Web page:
Wednesday, March 20, 2013

Elephants and CITES, stumble or small step?

ISBN 1-904440-38-X
In his 2004 book What I Tell You Three Times is True Ian Parker had a whole chapter titled CITES – THE UNWORKABLE TREATY. The acronym CITES stands for The Convention on International Trade in Endangered Species of Fauna and Flora. It was first signed in 1973 by representatives of 51 nations and by 1979 there were 527 listed species. In 2004 Ian wrote “Now, after an orgy of silliness, over 50,000 plant and animal species are on CITES lists, each having to be recognized by its scientific name...” By 2013 178 nations had signed on. The is one problem, as Ian wrote. Nobody seems to have calculated the financial cost of this unwieldy bureaucracy. 

Ian had been a game warden in the very early days of the Kenya Game Department and wrote several books about the country’s wildlife. He was particularly knowledgeable about elephants and wrote two books about them and their tusks, so coveted by humans through the ages. The first, in 1983, was Ivory Crisis, co-authored with the wonderful photographer Mohamed Amin. Twenty-one years later came “Three Times”, with its subtitle Conservation, Ivory, History and Politics. That just about covers anything one can think of to do with Ivory.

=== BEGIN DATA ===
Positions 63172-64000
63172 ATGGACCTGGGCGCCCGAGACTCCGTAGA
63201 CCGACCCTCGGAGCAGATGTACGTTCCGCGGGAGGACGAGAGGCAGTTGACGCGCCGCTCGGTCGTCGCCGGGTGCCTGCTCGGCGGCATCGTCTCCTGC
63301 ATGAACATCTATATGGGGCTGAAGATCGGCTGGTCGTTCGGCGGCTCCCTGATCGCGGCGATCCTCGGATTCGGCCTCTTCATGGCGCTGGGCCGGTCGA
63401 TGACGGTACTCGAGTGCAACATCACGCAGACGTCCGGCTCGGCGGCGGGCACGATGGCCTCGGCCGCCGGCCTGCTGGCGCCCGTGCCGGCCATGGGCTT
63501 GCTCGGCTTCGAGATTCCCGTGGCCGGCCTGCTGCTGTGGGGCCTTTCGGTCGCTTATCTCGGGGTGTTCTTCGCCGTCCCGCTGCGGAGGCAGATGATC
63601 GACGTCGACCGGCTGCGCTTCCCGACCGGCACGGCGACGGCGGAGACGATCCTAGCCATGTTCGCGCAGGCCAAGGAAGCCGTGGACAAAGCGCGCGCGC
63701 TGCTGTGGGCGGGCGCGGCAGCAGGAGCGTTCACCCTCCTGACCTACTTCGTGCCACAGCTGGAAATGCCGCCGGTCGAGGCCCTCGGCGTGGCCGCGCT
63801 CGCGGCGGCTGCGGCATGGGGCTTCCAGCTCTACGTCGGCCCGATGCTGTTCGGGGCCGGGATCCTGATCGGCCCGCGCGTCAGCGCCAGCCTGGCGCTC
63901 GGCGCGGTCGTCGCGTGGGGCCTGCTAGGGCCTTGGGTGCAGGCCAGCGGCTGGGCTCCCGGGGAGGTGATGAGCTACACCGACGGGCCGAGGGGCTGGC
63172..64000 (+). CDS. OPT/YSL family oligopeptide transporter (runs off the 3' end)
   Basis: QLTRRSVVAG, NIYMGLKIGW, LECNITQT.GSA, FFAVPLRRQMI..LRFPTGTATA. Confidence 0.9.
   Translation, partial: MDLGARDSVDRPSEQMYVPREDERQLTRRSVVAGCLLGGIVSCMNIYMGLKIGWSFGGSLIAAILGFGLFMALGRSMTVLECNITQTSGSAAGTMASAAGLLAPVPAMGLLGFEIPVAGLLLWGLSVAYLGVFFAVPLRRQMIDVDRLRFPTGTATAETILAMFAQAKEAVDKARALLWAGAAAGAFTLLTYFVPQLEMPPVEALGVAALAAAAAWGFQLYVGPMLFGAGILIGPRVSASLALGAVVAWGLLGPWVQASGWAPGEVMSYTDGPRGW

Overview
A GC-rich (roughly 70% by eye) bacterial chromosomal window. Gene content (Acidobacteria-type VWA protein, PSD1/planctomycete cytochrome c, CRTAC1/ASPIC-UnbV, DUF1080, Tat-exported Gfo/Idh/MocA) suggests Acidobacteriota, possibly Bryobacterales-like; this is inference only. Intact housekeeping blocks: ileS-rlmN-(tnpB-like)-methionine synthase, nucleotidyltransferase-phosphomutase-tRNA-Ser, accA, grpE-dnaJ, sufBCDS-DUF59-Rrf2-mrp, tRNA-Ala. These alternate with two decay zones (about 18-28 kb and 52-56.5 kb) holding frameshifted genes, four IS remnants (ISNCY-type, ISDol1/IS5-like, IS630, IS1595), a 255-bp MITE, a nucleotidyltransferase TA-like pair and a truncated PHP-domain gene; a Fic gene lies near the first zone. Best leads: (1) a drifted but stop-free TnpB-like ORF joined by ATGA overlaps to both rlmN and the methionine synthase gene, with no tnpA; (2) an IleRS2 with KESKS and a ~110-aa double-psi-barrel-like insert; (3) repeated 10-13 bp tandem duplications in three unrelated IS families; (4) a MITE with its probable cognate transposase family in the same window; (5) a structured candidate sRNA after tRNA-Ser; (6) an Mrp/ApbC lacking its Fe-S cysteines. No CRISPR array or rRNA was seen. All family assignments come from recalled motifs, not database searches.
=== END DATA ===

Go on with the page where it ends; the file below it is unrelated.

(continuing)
It is not as if Ian was an outside observer of CITES. He was commissioned to study the ivory trade in 1979 and wrote a detailed report about his findings. He had attended CITES meetings in 1981 and 1983 as a representative of legitimate ivory traders. He came away from those meetings gravely disillusioned and wrote of the 1983 gathering that “the only thing of use to come out of the conference was the green plastic briefcase with the CITES logo (the copyright for which was paid for by the ivory traders).”

There is a newish wrinkle to the elephant story. The trading of ivory has become big business. If the many recent posts on the subject are right ivory (along with a wide range of other wildlife products) has joined the ranks of drugs, weapons, and human trafficking as a “matter of interest” to organized crime.

As any who follow the elephant and ivory story are well aware the recent CITES meeting in Bangkok produced a less than firm result on the ivory trade and matters concerning elephant conservation. If there we any positives they were about the testing of ivory for DNA, which can give an accurate picture of its source.